Growing up in Aledo, Illinois, Suzy Bogguss loved music. She joined the church choir, played the piano and drums, and bought her first 12-string with the money she earned from babysitting. Now, more than a dozen albums later, and awards ranging from the Academy of Country Music's Top New Female Vocalist of 1989 to a Horizon Award given by the Country Music Association, Suzy has won acclaim in both country and contemporary music circles. Her new CD is Sweet Danger (Loyal Dutchess Records).
The Del McCoury Band
When Del McCoury was growing up in York County, Pennsylvania, he learned music from his mother, Hazel, a church organist who also played guitar, piano and harmonica. And he never missed a chance to tune in to the Grand Ole Opry. But when his older brother bought a 78-rpm record of Flatt and Scruggs, that sealed the deal. Del started playing bluegrass and, a half-century later, has never looked back. In 1963, Bill Monroe asked McCoury to join his band, The Blue Grass Boys. Del played guitar and sang lead vocals with Monroe and traveled with him for a year before quitting the band and getting married. After a brief stint in California with the Golden State Boys, McCoury ended up back in Pennsylvania, working at a sawmill and playing music on weekends. As his boys got older, they began playing with their dad in his band, the Dixie Pals. Ronnie joined the band in 1981 and Rob followed in 1988. The Del McCoury Band formed in the early 1990s. The group has won numerous honors from the International Bluegrass Music Association (IBMA), including being named Entertainer of the Year eight times (nine, if you include Del's solo win). This year, after six nominations since 1983, the Del McCoury Band won a Grammy Award for their 2005 album The Company We Keep (McCoury Music). The Promised Land, an all-gospel album, came out earlier this year. The band: Del McCoury, guitar; Ronnie McCoury, mandolin; Rob McCoury, banjo; Jason Carter, fiddle; Alan Bartram, bass.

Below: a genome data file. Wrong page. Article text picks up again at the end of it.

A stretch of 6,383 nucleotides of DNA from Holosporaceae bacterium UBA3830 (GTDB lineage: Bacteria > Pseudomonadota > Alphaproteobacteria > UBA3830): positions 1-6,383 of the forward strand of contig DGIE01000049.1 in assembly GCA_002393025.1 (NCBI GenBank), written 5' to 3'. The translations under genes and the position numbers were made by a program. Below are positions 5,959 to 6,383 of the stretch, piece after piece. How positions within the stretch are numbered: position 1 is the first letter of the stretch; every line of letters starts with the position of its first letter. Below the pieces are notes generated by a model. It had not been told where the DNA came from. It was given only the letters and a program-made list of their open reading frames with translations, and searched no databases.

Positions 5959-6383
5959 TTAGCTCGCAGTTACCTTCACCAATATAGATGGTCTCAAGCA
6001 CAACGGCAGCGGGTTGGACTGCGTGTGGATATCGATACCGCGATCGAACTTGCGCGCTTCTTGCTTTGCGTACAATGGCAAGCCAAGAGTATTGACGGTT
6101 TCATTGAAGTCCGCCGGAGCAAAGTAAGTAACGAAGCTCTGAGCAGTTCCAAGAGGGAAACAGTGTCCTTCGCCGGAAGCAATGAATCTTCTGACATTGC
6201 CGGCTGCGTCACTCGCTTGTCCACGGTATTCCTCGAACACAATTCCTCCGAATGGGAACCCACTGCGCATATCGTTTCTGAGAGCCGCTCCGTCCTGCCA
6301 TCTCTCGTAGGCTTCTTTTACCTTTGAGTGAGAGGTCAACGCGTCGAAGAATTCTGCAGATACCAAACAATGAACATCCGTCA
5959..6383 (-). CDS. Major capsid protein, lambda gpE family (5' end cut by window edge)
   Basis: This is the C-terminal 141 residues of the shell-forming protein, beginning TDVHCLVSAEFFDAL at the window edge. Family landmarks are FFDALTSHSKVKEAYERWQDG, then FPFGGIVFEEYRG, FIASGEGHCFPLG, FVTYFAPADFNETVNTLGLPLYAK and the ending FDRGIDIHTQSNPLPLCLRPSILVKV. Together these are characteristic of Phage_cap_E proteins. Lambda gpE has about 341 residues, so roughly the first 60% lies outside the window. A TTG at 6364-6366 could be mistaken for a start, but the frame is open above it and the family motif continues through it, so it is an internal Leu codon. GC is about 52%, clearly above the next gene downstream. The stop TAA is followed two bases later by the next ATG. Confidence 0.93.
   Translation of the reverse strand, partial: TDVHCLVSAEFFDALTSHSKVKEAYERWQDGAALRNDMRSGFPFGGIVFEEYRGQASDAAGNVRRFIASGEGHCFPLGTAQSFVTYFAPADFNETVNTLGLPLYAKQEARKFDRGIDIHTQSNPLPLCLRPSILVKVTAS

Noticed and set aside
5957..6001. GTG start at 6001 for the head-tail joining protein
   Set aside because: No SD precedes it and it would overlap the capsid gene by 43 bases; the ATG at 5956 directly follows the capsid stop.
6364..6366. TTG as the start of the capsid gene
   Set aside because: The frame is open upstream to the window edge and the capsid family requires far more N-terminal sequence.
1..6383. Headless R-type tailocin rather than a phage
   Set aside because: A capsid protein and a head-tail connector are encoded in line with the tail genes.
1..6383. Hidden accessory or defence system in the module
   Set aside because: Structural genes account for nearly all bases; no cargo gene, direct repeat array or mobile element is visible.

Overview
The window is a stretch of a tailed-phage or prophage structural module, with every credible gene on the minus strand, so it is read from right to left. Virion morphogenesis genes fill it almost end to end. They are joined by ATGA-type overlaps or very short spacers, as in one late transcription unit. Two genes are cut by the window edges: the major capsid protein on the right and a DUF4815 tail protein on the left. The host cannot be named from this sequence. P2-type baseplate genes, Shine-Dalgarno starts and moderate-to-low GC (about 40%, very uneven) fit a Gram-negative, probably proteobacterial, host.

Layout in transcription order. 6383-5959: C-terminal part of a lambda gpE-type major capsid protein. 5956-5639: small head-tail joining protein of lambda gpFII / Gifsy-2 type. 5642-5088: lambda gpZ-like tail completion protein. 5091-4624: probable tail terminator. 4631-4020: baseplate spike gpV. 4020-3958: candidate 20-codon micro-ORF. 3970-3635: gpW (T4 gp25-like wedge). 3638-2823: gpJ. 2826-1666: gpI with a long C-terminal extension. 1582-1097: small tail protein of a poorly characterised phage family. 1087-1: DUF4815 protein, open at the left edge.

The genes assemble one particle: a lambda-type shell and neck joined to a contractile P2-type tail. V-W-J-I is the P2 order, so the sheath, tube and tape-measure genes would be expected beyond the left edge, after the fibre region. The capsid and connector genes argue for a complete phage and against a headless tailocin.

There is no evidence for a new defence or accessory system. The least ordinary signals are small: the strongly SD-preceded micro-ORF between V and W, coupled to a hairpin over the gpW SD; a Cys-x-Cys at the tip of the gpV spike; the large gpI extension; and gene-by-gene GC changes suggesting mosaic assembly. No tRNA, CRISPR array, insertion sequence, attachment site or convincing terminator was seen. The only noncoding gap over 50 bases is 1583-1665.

Becky Schlegel took piano lessons all through her childhood. She sang in choir and, while still in junior high, she joined her mother's professional country band, The Country Benders. Then a college friend gave Becky Schlegel three Reno and Smiley albums, and the die was cast: She became addicted to bluegrass music. She left South Dakota, her home state, and moved to Minnesota. That was a dozen years ago, and since then, Becky has become a big favorite in the Upper Midwest's bluegrass, country and acoustic rock scenes. Becky formed the band True Blue in 1997. The following year, they released their debut CD, This Lonesome Song, which was nominated for 1998 Bluegrass Recording of the Year by the Minnesota Music Academy. The group then won Minnesota's Bluegrass Band of the Year award for 2000. Becky's second CD, Red Leaf, came out in 2001. That year, Becky was awarded Bluegrass/Old-Time Artist of the Year at the Minnesota Music Awards. She repeated the honor in 2002, 2003 and 2004. Last year, she was selected to perform at the International Bluegrass Music Association's Songwriters' Showcase. Becky's most recent CD is Drifter Like Me, released in 2005. It was included on the top-10 lists of a number of Twin Cities reviewers. Look for a new Schlegel recording early next year. Brian Fesler is Becky's accompanist.